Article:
8) How do the fees compare when making airline redemptions? CSP wins because of Southwest option. Currently that airline does not charge for checked bags and you cancel tickets close to departure and get your points back.
9) When it comes to family friendly redemption options, how many choices are there? This one is probably a tie. For CSP it would be Avios, Southwest, and for some Amtrak and United. For Amex it would be Avios, AAdvantage, low category hotels and possibly Lufthansa for 12000 one-way redemptions on United.
10) How much does the point cost? Ultimate Rewards point costs 2.75 cents each and SPG point 3.5 cents. SPG point is more expensive, which means CSP wins.
Originally, I pegged Amex as the winner but Gary Leff made a good argument so I changed it. See my explanation in the comments below on why. I have decided to remove that point from my previous comparisons because most of the time buying points is not a good value proposition.
11) How does the earning structure compare? That’s where CSP shines. It give 2 points for dining and travel purchases and has no Forex fee. Plus it gives 7 percent dividend on your yearly spending. Amex only gives 1 point on everything but SPG hotels and charges Forex fee. CSP wins.
Amex SPG is the overall winner, beating CSP 5 to 4. Here is my final conclusion. Yes, Ultimate Rewards are valuable as well as flexible. But it’s very hard for me to justify paying 95 dollars per year for the privilege of having flexibility. Especially for low spenders. While transfers are instant, you don’t get any bonus. Unlike Amex, Chase does not run any promotions like the recent discounts on Amazon purchases and Small Business Saturday.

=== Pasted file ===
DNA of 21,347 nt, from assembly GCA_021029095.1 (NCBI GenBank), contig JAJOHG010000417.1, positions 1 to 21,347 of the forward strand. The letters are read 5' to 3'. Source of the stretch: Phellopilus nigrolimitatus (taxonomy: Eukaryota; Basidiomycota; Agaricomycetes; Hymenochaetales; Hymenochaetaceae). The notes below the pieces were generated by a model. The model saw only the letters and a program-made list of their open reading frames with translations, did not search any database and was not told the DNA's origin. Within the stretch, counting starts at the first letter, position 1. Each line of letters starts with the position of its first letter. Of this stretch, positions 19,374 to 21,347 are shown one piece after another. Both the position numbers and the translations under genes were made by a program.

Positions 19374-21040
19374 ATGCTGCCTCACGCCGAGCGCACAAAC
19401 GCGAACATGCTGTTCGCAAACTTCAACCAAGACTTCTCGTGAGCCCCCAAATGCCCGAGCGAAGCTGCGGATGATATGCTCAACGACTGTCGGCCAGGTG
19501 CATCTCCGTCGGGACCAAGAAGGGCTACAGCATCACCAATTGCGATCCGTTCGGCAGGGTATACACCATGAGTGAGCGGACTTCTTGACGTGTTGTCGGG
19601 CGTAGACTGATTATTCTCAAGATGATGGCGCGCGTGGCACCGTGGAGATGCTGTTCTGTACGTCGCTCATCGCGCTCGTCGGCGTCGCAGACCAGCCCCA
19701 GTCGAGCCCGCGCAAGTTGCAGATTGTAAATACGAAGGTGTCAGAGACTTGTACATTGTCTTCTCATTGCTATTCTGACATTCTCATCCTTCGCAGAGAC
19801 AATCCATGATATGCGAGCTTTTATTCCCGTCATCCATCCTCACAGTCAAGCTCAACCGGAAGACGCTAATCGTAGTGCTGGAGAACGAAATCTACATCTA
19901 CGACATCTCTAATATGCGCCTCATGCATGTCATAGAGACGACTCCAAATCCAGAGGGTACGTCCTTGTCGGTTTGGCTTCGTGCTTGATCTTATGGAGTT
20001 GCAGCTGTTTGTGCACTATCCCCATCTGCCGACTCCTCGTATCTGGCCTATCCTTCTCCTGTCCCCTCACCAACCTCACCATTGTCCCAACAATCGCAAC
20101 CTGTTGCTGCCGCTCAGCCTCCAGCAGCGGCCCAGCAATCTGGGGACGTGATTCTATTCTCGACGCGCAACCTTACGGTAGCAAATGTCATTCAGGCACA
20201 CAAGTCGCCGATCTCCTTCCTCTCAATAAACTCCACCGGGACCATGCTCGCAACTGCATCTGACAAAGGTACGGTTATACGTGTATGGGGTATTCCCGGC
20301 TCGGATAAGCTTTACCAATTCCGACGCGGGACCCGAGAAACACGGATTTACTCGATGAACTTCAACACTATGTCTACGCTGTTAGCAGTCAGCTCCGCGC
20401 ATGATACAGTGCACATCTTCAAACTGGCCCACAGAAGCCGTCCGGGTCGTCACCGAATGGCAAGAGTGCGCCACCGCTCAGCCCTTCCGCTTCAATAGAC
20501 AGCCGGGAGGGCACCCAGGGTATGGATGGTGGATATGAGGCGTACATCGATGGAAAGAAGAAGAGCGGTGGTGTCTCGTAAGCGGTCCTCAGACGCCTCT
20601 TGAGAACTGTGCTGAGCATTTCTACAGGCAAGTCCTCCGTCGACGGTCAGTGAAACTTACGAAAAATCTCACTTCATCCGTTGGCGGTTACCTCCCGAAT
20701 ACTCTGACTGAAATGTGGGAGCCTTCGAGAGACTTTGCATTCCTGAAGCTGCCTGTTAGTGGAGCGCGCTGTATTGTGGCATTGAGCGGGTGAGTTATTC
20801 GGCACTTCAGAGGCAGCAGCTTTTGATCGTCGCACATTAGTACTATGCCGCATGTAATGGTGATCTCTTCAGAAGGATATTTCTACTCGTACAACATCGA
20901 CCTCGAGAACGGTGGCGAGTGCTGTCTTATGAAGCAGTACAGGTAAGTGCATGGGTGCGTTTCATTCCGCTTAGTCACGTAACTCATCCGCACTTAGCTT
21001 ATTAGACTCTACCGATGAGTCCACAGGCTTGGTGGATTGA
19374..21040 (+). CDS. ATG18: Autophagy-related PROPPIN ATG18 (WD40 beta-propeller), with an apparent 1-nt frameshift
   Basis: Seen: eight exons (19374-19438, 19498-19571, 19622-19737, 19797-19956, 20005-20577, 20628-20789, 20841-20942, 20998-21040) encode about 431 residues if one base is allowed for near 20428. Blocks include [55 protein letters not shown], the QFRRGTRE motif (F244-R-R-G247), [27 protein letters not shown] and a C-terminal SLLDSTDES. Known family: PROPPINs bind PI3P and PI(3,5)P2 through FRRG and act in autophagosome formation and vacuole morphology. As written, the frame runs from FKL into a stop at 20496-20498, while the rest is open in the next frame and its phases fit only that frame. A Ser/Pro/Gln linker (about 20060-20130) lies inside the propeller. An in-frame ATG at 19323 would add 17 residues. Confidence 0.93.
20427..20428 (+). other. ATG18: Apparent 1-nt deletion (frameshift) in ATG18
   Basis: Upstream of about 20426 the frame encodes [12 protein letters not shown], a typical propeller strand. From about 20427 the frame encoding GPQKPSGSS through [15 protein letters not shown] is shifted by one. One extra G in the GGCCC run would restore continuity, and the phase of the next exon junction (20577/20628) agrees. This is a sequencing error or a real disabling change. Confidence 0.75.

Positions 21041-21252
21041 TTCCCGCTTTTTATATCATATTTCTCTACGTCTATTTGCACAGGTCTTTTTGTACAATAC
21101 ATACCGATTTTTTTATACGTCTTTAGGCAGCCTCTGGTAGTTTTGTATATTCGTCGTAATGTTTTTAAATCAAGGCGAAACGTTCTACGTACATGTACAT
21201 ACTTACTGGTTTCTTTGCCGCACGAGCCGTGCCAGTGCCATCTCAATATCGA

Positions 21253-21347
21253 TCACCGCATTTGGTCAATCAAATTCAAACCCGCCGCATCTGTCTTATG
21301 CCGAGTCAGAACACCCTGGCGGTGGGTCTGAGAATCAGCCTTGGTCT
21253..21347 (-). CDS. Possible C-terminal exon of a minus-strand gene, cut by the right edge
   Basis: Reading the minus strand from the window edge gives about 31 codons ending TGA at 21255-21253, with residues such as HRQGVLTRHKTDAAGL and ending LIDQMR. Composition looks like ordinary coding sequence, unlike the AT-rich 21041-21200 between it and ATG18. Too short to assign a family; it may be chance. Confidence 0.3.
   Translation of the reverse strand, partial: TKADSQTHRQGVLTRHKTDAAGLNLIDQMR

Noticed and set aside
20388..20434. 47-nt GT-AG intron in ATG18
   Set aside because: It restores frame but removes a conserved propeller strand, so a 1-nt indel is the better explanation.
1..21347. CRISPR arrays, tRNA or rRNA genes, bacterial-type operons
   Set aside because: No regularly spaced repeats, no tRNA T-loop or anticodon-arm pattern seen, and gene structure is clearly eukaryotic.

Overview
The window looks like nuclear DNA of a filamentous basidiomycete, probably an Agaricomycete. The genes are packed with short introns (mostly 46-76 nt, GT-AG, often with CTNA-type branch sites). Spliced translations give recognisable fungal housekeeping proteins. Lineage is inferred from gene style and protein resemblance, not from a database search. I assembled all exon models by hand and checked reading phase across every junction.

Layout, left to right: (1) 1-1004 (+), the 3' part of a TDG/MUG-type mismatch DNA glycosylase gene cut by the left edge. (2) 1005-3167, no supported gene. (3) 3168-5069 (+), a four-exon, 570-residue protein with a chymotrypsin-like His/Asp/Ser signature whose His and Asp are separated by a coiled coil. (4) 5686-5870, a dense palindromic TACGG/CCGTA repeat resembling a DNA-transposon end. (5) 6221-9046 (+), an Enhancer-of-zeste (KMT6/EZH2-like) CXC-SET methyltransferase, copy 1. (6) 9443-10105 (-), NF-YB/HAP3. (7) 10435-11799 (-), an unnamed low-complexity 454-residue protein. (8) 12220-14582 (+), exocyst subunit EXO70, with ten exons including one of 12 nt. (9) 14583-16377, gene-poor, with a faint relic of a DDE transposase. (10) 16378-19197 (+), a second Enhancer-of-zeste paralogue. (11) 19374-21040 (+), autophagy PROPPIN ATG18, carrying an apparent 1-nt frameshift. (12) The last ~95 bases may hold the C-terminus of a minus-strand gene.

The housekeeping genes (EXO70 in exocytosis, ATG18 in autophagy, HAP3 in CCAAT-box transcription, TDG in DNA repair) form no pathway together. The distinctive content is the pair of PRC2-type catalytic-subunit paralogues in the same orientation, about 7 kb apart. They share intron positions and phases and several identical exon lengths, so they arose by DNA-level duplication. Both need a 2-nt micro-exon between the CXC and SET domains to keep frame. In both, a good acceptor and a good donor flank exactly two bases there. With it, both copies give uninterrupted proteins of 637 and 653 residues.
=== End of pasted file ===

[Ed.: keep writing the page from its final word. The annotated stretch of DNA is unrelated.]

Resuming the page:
If you are mostly after Avios miles, Amex IMO may be a better choice. Even though the transfers are not instant, you get a bonus on each 20000 points plus an ability to redeem for low category hotels. And if you are mostly after Rapid Rewards, you would be better off to go with Chase Southwest Visa, which gives 6000 points upon renewal. Since they just announced devaluation, your points should be fine for the next few years. Or better yet, go with Fidelity Amex that earns 2 percent on everything, which would beat Southwest Visa any day.
There are a few instances where CSP might make sense. That is if you have to fly certain United or American(bookable with Avios) routes, which are very expensive with cash but affordable with miles. Or if you regularly use Amtrak, where point redemptions provide good value. If your plans are not flexible and you insist on instant transfers that can make an argument for CSP.
Also, you may consider CSP if you spend a good amount on dining and travel which I would argue does not describe most regular families. But that would offset the annual fee significantly. Though overall, if you are after flexible points in this game, IMO Amex SPG is the winner. For my family CSP is simply NOT the best thing since sliced bread.
P.S. You may also want to read this post on the newly introduced Amex cards and how they stack up compared to CSP card.
Leana is the founder of Miles For Family. She enjoys beach vacations and visiting her family in Europe. Originally from Belarus, Leana resides in central Florida with her husband and two children.